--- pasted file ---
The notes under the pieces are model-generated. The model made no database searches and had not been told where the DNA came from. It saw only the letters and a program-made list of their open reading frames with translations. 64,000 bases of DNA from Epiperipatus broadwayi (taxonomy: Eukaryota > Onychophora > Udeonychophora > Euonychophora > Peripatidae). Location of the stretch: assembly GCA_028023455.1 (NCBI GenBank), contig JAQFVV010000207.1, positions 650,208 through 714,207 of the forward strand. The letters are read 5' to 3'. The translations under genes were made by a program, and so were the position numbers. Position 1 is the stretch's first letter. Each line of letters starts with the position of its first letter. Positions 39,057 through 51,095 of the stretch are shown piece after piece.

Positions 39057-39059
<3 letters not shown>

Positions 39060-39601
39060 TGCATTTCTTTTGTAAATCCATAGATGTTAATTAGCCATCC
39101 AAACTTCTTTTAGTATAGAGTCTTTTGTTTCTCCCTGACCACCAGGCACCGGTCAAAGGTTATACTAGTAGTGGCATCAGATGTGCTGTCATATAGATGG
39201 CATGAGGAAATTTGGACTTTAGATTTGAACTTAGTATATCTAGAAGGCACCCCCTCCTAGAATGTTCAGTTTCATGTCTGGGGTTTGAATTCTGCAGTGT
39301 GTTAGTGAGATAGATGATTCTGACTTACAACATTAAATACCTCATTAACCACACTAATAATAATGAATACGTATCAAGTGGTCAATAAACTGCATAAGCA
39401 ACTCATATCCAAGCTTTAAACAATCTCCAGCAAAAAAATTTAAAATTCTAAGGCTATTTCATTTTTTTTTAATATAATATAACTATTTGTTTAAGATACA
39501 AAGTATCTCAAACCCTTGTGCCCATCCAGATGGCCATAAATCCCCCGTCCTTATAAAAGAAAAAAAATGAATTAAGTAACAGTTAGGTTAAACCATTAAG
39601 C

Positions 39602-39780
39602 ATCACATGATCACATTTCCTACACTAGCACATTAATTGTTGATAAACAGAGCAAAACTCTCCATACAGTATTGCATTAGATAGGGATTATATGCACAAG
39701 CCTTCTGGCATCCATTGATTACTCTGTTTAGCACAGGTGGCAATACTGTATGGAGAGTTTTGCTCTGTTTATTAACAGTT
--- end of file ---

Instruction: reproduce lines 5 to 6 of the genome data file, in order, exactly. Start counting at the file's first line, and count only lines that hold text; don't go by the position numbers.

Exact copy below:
39060 TGCATTTCTTTTGTAAATCCATAGATGTTAATTAGCCATCC
39101 AAACTTCTTTTAGTATAGAGTCTTTTGTTTCTCCCTGACCACCAGGCACCGGTCAAAGGTTATACTAGTAGTGGCATCAGATGTGCTGTCATATAGATGG